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A non-profit publication of the Office of the University Relations of Virginia Tech,
including The Conductor, a special section of the Spectrum printed 4 times a year

Study retreat available for students

By Catherine Doss

Spectrum Volume 21 Issue 13 - November 19, 1998

Twice each semester for the past several years, 40 undergraduates at Virginia Tech have taken their textbooks, notebooks, laptops, printers, and study guides and "hit the road" to prepare for mid-term and final exams. The weekend study retreat at Camp Alta Mons in Shawsville is sponsored by the Center for Academic Enrichment and Excellence (CAEE) and is designed to provide an environment away from campus that is conducive to successful study for undergraduate students.
"This unique program gives students an opportunity to concentrate on their academic studies in a relaxed atmosphere away from the typical distractions of dorms or apartments," said Amelia Clark, coordinator of the Study Retreat program. "It's free to those who participate. We provide lodging and meals."
Not only that, but students also have a chance to receive personal tutoring, mentoring, and other academic assistance if they so desire.
"For me the study retreat was very productive," said Shanda Monique Barnes, a senior majoring in residential property management. "It was so quiet, I was able to get a lot of work done that I wouldn't have been able to do if I had spent the weekend at home." Barnes, in fact, has participated in several study-retreat weekends during the past four years at Virginia Tech.
"Interest in and response to these weekends is tremendous," Clark said. "We always have many more students who want to participate than we can accommodate."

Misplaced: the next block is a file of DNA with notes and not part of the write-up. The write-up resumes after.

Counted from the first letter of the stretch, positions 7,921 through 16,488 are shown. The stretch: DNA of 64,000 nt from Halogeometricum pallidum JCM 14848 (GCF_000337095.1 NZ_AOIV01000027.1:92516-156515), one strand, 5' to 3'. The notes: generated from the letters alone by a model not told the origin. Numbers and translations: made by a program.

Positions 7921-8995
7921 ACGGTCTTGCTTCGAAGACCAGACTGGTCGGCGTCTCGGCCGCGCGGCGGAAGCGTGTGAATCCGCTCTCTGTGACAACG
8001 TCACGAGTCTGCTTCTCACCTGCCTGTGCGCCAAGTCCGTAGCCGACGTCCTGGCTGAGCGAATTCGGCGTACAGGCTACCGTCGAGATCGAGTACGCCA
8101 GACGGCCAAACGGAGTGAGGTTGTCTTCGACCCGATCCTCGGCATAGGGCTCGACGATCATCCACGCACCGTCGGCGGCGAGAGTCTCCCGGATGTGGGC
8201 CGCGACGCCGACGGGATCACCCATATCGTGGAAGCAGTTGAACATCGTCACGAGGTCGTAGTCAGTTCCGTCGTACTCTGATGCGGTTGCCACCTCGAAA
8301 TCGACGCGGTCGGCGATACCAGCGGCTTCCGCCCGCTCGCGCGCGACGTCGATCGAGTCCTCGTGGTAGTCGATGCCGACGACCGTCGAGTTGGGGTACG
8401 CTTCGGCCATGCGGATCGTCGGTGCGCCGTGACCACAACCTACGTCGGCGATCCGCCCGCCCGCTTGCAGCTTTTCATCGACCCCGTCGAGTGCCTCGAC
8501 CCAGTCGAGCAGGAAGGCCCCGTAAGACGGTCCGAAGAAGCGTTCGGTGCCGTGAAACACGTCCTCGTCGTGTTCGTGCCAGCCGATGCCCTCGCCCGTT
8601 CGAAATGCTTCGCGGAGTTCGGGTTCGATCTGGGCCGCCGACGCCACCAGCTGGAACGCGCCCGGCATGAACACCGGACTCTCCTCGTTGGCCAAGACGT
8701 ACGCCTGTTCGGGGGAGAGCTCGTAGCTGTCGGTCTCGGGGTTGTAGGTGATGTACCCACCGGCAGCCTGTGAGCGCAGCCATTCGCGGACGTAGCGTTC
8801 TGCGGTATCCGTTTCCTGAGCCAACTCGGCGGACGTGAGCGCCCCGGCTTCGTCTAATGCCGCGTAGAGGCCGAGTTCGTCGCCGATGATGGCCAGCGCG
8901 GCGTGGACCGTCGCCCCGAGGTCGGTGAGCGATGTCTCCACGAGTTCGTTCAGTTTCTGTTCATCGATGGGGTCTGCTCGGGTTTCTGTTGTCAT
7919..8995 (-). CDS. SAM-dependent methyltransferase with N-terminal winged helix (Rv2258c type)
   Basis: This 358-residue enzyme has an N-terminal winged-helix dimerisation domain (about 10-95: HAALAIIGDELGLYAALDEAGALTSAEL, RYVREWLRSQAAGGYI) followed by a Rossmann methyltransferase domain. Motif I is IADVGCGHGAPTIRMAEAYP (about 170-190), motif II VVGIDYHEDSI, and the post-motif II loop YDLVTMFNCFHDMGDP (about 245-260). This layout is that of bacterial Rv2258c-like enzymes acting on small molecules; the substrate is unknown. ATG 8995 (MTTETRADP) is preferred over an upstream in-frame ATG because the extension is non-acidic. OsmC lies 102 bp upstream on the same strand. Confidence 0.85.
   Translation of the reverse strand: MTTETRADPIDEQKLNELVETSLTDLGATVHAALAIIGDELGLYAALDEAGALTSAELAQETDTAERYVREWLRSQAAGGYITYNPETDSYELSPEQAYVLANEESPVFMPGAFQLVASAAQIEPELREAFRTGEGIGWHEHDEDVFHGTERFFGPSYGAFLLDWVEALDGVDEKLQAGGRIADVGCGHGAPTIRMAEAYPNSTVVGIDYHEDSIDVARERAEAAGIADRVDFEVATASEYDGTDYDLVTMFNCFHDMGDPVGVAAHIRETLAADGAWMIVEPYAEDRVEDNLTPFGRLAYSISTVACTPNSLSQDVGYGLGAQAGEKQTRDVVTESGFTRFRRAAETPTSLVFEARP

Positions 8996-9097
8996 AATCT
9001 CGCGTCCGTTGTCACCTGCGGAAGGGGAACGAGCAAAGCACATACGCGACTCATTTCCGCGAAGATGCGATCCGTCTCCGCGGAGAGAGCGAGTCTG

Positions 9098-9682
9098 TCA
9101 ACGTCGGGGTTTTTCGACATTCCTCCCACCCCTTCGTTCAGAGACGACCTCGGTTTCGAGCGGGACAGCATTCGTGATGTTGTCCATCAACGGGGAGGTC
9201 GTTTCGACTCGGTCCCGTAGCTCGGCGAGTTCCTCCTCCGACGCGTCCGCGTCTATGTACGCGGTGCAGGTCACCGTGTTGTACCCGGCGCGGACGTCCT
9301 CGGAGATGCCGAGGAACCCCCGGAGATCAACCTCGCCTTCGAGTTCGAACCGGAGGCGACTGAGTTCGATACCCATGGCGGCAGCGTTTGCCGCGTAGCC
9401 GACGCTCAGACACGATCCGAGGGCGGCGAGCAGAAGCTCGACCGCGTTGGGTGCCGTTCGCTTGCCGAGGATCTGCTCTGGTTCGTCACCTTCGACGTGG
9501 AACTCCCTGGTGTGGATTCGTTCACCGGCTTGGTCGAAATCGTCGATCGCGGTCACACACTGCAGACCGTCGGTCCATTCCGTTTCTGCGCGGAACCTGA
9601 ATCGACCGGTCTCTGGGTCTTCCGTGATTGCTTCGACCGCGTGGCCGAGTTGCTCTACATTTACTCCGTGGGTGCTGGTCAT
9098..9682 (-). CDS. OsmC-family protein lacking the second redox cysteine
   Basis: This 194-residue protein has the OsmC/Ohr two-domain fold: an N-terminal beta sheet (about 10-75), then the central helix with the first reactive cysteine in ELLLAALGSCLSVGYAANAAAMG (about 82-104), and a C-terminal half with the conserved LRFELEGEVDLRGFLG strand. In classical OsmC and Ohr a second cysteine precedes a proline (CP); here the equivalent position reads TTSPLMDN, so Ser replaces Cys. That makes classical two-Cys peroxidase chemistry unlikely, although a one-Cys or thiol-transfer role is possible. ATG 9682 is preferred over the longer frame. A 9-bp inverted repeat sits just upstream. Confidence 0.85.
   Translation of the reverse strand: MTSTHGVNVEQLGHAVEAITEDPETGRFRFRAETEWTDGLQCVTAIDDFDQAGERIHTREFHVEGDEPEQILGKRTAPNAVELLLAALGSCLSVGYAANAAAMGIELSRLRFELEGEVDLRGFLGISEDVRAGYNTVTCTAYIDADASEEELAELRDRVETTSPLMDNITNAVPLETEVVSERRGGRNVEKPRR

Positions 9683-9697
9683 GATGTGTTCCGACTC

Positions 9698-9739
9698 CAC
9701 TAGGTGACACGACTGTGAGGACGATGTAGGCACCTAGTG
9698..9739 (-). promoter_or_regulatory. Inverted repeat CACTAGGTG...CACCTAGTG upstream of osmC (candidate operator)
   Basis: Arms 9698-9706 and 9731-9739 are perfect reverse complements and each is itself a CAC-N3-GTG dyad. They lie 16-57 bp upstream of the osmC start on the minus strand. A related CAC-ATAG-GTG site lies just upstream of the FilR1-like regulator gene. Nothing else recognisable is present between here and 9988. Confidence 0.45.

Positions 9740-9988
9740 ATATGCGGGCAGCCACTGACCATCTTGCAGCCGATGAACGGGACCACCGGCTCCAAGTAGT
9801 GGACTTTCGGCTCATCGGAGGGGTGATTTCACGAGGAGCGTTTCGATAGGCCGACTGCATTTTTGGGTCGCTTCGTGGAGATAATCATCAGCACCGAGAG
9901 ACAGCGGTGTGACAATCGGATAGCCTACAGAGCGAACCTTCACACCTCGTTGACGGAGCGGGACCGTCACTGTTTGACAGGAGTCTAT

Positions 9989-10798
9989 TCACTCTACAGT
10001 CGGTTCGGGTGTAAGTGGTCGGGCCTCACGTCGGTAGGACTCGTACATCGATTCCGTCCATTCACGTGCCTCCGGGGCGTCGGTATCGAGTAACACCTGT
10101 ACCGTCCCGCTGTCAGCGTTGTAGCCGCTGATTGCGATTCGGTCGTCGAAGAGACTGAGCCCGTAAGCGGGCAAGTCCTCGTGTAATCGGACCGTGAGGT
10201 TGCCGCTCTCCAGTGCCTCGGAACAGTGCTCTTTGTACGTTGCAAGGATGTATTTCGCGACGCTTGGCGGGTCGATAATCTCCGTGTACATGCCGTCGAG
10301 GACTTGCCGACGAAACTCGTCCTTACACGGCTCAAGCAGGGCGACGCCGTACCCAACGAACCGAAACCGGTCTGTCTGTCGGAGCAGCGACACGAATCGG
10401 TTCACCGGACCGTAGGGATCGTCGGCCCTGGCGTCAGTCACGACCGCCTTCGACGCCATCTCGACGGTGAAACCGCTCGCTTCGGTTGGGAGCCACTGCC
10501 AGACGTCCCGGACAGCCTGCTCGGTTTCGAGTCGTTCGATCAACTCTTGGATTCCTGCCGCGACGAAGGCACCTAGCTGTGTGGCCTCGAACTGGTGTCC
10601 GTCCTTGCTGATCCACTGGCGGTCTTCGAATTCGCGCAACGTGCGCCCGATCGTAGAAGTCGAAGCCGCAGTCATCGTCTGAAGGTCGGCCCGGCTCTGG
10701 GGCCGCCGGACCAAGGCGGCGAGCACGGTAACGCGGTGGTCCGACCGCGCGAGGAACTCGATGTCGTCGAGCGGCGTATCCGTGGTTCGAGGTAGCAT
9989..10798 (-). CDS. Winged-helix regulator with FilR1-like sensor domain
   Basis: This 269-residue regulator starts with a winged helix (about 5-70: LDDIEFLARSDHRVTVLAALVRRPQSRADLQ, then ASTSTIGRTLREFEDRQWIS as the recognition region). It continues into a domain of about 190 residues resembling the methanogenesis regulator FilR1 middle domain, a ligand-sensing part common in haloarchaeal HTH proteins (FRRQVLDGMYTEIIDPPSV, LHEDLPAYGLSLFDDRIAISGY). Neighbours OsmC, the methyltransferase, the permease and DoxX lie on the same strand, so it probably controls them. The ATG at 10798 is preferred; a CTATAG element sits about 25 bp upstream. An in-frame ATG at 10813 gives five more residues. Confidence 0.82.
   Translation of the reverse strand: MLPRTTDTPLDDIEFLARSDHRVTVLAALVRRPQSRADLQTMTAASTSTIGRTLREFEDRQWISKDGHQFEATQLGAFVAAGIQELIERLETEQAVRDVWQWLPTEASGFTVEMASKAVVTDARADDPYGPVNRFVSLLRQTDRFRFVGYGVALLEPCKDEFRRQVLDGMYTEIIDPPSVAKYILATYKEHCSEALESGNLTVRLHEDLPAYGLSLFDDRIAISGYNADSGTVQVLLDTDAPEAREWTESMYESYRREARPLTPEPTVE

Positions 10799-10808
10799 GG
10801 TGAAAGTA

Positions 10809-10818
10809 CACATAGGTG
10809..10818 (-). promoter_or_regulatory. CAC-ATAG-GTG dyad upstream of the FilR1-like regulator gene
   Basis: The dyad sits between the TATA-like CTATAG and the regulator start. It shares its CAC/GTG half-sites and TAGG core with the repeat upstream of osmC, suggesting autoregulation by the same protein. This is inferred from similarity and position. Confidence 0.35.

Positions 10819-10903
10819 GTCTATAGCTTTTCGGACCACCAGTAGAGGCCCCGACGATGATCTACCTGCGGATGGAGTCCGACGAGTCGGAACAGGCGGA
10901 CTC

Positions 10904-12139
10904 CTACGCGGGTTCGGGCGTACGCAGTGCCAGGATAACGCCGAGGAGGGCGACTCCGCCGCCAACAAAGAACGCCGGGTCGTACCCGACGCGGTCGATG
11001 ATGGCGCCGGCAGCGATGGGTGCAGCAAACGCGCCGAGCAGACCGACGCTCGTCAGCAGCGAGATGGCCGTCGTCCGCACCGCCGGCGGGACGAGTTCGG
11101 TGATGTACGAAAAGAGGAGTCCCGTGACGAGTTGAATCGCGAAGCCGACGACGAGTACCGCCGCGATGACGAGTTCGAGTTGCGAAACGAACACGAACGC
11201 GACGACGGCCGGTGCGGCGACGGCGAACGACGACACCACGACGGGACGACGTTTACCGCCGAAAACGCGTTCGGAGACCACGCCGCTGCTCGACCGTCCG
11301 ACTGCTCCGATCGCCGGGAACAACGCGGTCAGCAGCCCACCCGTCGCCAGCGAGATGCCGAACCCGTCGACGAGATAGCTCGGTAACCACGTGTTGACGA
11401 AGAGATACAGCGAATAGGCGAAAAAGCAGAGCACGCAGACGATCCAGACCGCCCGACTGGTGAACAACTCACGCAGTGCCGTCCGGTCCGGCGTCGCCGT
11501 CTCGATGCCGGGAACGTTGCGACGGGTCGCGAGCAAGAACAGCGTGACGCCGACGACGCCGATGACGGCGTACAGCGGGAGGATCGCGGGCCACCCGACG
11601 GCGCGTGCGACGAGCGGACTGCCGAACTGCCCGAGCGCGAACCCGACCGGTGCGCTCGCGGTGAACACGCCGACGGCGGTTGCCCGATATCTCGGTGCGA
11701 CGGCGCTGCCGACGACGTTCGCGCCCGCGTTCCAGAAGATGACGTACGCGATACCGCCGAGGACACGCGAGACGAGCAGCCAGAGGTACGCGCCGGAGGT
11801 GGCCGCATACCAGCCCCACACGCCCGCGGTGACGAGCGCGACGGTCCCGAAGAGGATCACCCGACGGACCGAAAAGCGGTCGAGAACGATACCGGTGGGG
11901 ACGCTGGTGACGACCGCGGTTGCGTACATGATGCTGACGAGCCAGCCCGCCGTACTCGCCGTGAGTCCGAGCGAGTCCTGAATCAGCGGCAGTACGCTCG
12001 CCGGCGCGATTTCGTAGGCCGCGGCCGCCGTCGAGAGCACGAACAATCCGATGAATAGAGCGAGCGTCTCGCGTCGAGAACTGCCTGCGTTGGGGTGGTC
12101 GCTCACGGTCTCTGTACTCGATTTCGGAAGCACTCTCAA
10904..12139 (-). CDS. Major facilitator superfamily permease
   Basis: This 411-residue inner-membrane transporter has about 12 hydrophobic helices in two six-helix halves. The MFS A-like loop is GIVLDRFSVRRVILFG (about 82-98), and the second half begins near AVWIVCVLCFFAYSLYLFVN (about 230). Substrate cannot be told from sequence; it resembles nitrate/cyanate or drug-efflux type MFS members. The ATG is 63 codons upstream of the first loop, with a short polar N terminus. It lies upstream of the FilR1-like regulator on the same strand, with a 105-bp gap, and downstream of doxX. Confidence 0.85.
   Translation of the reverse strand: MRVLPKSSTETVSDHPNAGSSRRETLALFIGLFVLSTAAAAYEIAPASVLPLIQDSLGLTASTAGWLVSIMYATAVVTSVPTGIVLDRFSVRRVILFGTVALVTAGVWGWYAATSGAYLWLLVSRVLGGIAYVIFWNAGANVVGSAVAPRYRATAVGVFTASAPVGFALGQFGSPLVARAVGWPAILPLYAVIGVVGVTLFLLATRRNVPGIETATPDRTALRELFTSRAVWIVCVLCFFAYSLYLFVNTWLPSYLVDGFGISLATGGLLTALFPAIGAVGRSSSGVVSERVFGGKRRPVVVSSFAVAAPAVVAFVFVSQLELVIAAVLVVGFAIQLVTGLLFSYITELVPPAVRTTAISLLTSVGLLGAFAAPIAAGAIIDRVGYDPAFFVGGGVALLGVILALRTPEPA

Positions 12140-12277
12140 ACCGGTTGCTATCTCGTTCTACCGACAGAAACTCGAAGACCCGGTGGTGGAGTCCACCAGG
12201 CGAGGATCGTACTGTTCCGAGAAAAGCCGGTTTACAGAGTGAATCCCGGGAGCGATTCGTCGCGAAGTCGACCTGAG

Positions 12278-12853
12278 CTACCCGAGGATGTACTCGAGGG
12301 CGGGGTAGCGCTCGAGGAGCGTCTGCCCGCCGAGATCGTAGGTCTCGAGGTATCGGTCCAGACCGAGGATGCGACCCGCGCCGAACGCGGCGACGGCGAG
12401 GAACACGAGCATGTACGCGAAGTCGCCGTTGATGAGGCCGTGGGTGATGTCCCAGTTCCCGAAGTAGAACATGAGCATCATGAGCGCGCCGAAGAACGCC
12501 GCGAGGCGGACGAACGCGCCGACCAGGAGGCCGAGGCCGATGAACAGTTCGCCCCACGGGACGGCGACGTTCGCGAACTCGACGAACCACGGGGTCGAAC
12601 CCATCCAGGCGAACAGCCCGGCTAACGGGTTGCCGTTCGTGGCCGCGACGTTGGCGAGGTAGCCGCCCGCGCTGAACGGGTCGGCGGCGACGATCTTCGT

The study retreats are open to all undergraduate students on a first-come, first-served basis. Those who sign up commit to studying at least 15 hours over the course of the weekend, which begins with dinner and a weekend study-preparation session Friday night. Participants study and/or receive tutorial assistance all day Saturday with breaks for meals and light entertainment that evening. Half the day Sunday is also devoted to study time.
"We purposely chose Camp Alta Mons because of its rustic, no-frills environment," Clark said. "The students have virtually no distractions the entire weekend. That includes no telephones or television. Through this experience, students learn the value of focused study time on weekends."
Christina Zamboni, a senior majoring in animal and poultry sciences, first became interested in the program because of its secluded atmosphere.
"I not only got a lot of quality study time in, but I also had a lot of fun," she said. "The weekend was structured, but there was some free time built in, during which I went hiking."
"The CAEE's mission is to help our students succeed academically," Clark said. "The study-retreat weekend is one way of helping those who really want to perform well on their mid-term or final exams. The success of the program can be measured by its popularity with students."
The next study retreat will be held December 4-6. Registration is being held this week. For more information, contact Clark at akclark@vt.edu.